New Delhi: Tibetan spiritual leader the
Dalai Lama on Sunday advocated a return to Gautam Buddha`s
teachings of non-violence and belief in the oneness of
humanity, contending that many of the world`s problems and
conflicts arise because man has left those basic tenets
He said, as the world increasingly grows interdependent
and is beset by conflicts, Buddha`s philosophies will only
grow more relevant.
"Many of our world`s problems and conflicts arise because
we have lost sight of the basic humanity that binds us all
together as a human family," the Dalai Lama said in a message
to the global Buddhist congregation that opened here on Sunday.
"Shakyamuni Buddha attained enlightenment in Bodh Gaya
about 2600 years ago, yet I believe his teachings remain
refreshing and relevant today," he said.
The Dalai Lama will himself attend the four-day
conference on Wednesday and will lead an all-faith prayer
Referring to the story of Prince Siddhartha, the Dalai
Lama said the renunciation adopted and practised by him
symbolises the practice of training in morality.
"Both his view of dependent arising and his advice not to
harm anyone, but to help whoever you can, emphasise the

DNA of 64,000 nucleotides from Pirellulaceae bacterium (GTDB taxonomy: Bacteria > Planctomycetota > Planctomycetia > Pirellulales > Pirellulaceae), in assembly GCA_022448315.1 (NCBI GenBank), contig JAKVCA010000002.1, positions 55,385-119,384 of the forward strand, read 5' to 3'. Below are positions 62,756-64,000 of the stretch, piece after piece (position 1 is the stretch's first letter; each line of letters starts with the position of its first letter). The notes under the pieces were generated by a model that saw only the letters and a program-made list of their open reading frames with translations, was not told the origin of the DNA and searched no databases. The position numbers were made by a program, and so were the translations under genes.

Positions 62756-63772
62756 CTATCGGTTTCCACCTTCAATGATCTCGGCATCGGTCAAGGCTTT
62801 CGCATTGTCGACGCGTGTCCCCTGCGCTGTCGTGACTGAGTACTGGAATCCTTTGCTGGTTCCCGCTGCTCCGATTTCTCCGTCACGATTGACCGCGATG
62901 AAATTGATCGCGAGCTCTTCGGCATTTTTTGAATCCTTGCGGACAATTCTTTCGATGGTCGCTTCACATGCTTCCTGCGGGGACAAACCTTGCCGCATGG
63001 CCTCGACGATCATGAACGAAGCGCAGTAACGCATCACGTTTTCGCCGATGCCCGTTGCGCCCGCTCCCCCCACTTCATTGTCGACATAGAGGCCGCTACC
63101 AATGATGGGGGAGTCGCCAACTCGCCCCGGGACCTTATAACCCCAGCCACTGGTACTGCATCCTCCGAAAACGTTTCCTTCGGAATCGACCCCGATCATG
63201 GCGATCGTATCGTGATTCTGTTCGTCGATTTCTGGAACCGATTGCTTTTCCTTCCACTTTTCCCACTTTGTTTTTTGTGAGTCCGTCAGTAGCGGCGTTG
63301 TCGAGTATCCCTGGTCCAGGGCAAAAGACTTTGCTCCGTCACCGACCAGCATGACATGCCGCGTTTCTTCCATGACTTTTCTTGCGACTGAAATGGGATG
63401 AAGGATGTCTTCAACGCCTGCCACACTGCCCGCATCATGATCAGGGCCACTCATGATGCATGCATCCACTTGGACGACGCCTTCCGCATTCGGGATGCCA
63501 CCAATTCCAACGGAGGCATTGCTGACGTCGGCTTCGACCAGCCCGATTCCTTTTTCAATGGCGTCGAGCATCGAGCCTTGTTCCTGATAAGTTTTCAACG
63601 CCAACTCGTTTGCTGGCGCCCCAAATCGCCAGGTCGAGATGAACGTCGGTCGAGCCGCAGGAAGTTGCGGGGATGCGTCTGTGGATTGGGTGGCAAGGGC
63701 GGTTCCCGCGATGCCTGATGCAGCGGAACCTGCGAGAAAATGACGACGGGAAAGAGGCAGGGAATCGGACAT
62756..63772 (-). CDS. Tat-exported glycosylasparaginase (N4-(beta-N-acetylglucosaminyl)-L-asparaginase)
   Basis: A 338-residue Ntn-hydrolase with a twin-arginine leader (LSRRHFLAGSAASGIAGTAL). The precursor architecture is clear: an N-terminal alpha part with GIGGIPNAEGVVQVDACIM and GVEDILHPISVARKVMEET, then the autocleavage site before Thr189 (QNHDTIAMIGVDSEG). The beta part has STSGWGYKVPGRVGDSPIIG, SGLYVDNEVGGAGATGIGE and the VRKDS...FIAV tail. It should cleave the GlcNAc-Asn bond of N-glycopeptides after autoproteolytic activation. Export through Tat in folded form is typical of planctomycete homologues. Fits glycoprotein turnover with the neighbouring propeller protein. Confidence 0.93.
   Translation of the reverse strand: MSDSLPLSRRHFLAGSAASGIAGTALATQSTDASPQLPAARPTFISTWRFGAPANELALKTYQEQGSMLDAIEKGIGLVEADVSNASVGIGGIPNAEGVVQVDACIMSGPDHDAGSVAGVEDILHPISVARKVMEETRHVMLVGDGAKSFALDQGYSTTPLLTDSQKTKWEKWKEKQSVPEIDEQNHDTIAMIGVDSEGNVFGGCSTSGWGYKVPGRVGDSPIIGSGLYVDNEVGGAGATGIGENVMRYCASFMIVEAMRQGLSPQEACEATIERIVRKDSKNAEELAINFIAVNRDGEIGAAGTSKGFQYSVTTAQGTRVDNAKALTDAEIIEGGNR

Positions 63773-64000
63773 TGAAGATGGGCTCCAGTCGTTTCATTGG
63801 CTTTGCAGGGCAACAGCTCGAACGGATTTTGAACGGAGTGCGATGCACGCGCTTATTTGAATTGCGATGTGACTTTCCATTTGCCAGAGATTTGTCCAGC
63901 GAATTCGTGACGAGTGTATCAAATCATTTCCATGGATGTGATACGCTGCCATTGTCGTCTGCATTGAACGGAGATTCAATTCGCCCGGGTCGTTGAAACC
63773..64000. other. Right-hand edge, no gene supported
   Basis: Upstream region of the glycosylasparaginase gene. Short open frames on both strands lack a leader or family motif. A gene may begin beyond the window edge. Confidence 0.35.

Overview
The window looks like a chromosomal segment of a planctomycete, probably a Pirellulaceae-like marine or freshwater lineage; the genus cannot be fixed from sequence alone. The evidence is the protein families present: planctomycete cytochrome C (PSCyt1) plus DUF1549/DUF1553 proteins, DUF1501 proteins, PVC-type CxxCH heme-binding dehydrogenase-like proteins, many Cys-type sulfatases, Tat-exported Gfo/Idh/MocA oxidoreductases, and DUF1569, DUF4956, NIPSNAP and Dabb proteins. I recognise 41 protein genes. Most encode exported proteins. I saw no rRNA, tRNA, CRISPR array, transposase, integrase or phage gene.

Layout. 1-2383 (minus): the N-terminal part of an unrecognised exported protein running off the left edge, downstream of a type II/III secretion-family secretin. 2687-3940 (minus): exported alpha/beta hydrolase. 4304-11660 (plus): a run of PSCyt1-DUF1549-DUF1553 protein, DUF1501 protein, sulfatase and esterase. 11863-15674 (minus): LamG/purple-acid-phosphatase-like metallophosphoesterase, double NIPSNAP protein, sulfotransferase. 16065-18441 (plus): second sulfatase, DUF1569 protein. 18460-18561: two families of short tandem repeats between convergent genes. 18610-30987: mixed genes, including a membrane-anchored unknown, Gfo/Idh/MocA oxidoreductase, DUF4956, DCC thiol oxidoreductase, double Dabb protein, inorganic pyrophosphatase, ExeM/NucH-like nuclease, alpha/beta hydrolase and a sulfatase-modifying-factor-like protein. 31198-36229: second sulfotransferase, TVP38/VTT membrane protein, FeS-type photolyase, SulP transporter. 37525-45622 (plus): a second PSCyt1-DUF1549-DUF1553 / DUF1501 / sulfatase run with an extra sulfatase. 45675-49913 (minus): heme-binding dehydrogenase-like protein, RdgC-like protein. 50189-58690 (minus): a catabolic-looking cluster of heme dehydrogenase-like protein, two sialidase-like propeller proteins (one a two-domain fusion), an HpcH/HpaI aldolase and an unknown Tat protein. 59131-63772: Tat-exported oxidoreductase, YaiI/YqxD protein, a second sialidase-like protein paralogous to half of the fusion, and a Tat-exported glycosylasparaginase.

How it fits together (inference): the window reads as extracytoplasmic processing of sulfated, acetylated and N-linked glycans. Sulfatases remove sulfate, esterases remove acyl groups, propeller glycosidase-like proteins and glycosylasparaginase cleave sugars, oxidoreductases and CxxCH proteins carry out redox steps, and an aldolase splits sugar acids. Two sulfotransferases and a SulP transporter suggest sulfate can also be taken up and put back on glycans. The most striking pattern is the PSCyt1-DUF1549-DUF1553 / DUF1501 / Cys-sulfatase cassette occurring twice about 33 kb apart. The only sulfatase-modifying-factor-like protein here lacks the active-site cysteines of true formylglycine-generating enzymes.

practice of non-violence is to be of service to our fellow
beings," he said at the congregation organised on the
occasion of the 2600th anniversary of Buddha`s attainment of
He said while the 20th century was a century of war and
violence, it was the work of the humanity to ensure the 21st
century goes on the way of peace and dialogue.
"I believe Buddhism does have a special role to play in
our modern world. This is because, unlike other religious
traditions, Buddhism uniquely propounds the concept of
interdependence, which accords closely with fundamental
notions of modern science," he said.
He said as a Tibetan monk, he considered himself a
student of the Nalanda tradition.
"The way Buddhism was taught and studied at Nalanda
University represents the zenith of its development in India.
"However, in today`s increasingly complex and
interdependent world, we have to acknowledge the existence of
other cultures, different ethnic groups and of course other
religious faiths. Whether we know it or not most of us
experience this diversity on a daily basis," he said.